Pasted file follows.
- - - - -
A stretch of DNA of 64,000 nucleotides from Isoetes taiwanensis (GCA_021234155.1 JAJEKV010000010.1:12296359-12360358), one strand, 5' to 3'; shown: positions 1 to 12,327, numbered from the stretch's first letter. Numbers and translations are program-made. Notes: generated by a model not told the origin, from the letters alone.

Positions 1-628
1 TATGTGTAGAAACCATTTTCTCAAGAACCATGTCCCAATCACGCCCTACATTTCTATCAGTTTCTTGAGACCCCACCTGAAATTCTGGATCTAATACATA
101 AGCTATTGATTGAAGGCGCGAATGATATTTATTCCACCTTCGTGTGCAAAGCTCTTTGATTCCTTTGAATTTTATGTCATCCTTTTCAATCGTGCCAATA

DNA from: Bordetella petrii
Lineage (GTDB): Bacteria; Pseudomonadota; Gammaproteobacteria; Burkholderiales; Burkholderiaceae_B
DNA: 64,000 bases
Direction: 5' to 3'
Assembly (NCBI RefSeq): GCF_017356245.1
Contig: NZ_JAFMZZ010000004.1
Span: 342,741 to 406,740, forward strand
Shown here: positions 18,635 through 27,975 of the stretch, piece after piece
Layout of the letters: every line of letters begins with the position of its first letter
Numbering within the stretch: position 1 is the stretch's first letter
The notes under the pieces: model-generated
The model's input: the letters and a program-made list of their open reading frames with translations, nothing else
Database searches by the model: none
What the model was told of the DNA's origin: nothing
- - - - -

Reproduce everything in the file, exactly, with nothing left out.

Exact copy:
A stretch of DNA of 64,000 nucleotides from Isoetes taiwanensis (GCA_021234155.1 JAJEKV010000010.1:12296359-12360358), one strand, 5' to 3'; shown: positions 1 to 12,327, numbered from the stretch's first letter. Numbers and translations are program-made. Notes: generated by a model not told the origin, from the letters alone.

Positions 1-628
1 TATGTGTAGAAACCATTTTCTCAAGAACCATGTCCCAATCACGCCCTACATTTCTATCAGTTTCTTGAGACCCCACCTGAAATTCTGGATCTAATACATA
101 AGCTATTGATTGAAGGCGCGAATGATATTTATTCCACCTTCGTGTGCAAAGCTCTTTGATTCCTTTGAATTTTATGTCATCCTTTTCAATCGTGCCAATA

DNA from: Bordetella petrii
Lineage (GTDB): Bacteria; Pseudomonadota; Gammaproteobacteria; Burkholderiales; Burkholderiaceae_B
DNA: 64,000 bases
Direction: 5' to 3'
Assembly (NCBI RefSeq): GCF_017356245.1
Contig: NZ_JAFMZZ010000004.1
Span: 342,741 to 406,740, forward strand
Shown here: positions 18,635 through 27,975 of the stretch, piece after piece
Layout of the letters: every line of letters begins with the position of its first letter
Numbering within the stretch: position 1 is the stretch's first letter
The notes under the pieces: model-generated
The model's input: the letters and a program-made list of their open reading frames with translations, nothing else
Database searches by the model: none
What the model was told of the DNA's origin: nothing